Hill freely admitted that he could not recall Johnson ever telling him directly that he wanted surviving spouses to benefit under the trust. The trial judge nonetheless allowed him to express his opinion that he "certainly thought [it] was [Johnson's] objective" to include surviving spouses as beneficiaries. Hill was also allowed to comment that "it was [his] understanding that [Johnson] wanted to include surviving spouses" as beneficiaries, that it was his "understanding of Mr. Johnson's intent regarding the term spouses . . . that it included surviving spouses," and that "it was certainly [his] impression that in Johnson's mind, the word `spouses' included widows and widowers." Clearly, those expressions by Hill, which were not based on particular conversations with Johnson or observations of Johnson's conduct, were surrogate ways for Hill to convey his own ideas on that subject. Those ideas were not declared by Hill to be based on any perception and are "obviously a conclusion by supposition by a lay witness who has no greater skill than the [trier of fact] in drawing inferences." Priest, supra, 15 N.J. at 563, 105 A.2d 541. As a result, we agree with the dissent that some of Hill's testimony was inadmissible.

    Ordinarily, we would remand the case to the trial judge for review of the record without the interdicted evidence and for further hearings if warranted. However, the trial judge is retired and is unavailable to review this record. Moreover, Hill, unfortunately, has died, thus rendering further plenary proceedings impossible. In the interest of finality, therefore, we have chosen to excise the inadmissible portions of Hill's testimony and evaluate whether the record that remains supports the trial judge's decision regarding the meaning of the word "spouses."


    Our careful canvas of the record leads us to conclude that, when Hill's offending statements are removed, there is ample evidence to support the trial judge's determination. In ruling,

    we do not disturb the factual findings and legal conclusions of the trial judge unless we are convinced that they are so manifestly unsupported by or inconsistent with the competent, relevant and reasonably credible evidence as to offend the interests of justice, and the appellate court therefore ponders whether, on the contrary, there is substantial evidence in support of the trial judge's findings and conclusions.
    [Rova Farms Resort, Inc. v. Investors Ins. Co., 65 N.J. 474, 484, 323 A.2d 495 (1974) (emphasis added) (internal quotation and citations omitted).]

    Thus, we defer to the trial judge's assessment of Hill as "reliable, trustworthy and very credible," and credit those portions of his testimony that were based upon specific conversations and interactions with Johnson. For example, during his three-and-one-half days of testimony, Hill recounted many discussions with Johnson including those that involved Johnson's lamentations over the "vicissitudes" or uncertainties of life for which he wished to make provisions. In one particular conversation, Johnson discussed the plight of a widow who was bequeathed little money from her spouse's will, but whose minor children were well provided for. Johnson stated his belief that such a situation "must be a terrible thing to happen to a family" and said essentially, "don't let that happen to me." Hill considered those direct expressions as evidence of Johnson's expansive vision of family and as supportive of the notion that he considered widows and widowers (unlike divorced *594 spouses who were "outside the family") as included in the term "spouses."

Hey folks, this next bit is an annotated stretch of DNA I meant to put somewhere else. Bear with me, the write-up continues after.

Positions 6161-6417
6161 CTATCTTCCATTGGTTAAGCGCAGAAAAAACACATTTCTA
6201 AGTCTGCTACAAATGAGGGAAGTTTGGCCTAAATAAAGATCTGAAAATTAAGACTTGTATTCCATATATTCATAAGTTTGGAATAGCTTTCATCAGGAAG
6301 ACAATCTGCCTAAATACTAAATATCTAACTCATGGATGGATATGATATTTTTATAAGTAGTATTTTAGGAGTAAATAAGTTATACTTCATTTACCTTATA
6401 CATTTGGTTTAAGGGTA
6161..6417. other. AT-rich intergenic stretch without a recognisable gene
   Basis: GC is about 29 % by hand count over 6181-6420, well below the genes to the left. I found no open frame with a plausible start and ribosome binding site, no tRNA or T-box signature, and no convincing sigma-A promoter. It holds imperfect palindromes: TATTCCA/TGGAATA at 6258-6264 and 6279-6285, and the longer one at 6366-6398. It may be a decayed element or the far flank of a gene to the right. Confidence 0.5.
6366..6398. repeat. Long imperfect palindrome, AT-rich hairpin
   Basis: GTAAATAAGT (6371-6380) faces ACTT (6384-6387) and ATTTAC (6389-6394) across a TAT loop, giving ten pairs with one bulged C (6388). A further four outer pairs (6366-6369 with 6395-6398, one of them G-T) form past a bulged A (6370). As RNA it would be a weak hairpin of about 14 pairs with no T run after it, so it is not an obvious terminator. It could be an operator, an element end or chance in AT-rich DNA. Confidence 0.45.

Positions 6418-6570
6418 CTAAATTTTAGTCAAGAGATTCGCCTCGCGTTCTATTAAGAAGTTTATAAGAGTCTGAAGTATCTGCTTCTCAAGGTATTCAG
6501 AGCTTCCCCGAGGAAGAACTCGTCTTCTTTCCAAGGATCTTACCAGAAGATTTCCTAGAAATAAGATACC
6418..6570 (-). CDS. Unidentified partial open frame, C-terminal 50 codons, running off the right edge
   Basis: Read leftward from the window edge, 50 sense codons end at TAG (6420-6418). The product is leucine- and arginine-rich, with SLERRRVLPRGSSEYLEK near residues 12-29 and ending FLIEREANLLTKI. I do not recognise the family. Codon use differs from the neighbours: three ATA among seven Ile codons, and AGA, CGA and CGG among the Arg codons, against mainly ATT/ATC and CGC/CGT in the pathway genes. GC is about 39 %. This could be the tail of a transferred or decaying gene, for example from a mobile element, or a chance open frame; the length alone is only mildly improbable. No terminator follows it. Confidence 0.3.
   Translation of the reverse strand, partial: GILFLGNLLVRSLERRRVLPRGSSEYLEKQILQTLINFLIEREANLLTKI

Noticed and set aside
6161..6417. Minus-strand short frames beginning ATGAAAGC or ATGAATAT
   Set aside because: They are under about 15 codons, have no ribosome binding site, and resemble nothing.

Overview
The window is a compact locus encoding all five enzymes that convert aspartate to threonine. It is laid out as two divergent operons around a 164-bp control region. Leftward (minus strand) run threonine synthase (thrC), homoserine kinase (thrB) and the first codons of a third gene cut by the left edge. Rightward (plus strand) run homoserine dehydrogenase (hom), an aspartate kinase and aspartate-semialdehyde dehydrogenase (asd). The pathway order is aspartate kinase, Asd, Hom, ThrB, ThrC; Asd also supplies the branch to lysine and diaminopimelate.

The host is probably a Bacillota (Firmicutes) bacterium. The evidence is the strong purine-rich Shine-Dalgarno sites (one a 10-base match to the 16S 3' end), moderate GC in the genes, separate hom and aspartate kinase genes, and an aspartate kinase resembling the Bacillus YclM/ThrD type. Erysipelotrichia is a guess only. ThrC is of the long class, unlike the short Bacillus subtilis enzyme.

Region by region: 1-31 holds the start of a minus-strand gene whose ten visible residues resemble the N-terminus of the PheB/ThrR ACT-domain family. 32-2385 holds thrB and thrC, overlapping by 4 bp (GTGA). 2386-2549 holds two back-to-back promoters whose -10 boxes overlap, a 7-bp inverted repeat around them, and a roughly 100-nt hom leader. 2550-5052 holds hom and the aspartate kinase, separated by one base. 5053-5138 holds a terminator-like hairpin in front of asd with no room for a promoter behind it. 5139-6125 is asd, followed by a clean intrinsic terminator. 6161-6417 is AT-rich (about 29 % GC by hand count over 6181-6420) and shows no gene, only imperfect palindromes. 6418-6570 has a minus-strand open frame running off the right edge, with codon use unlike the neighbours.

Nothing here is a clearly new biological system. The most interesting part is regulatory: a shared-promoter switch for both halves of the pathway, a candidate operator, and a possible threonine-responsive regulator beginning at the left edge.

Noteworthy as well was Hill's testimony that he used the word "spouses" in the 1961 trust because he viewed the term "surviving spouse" as a "redundancy" and considered that "a spouse and a surviving spouse were synonymous." Unquestionably, a scrivener's rationale for selecting certain language when drafting a will is relevant testimony. See Flowers, supra, 58 N.J. at 259, 277 A.2d 199 (permitting scrivener to testify his use of "philanthropic" was meant merely to avoid repeating "charitable" within same sentence).

    Hill's sense of redundancy derived from his review of earlier trusts. In 1939, Johnson created four irrevocable trusts, one for each of the children of his first marriage. By way of example, in the trust created for Diana Melville Johnson, the testamentary language expressly referred to her husband as a potential surviving spouse beneficiary:

    Upon the death of said Diana Melville Johnson [the Trustee will] transfer and pay over the then remaining Trust Property to her husband and issue or any of them in such shares absolutely or with limitations and subject to such lawful trusts and conditions as she may direct by her Last Will and Testament duly admitted to probate, or failing such testamentary direction then . . . to those persons, other than the Grantor, who under the laws of New Jersey then in force would have been entitled to inherit from said Diana Melville Johnson. . . .
    [(Emphasis added).]

    Likewise, trusts created in 1944 were formulated for the benefit of all six of Johnson's children. The language of those trusts directly identified surviving spouses as potential beneficiaries: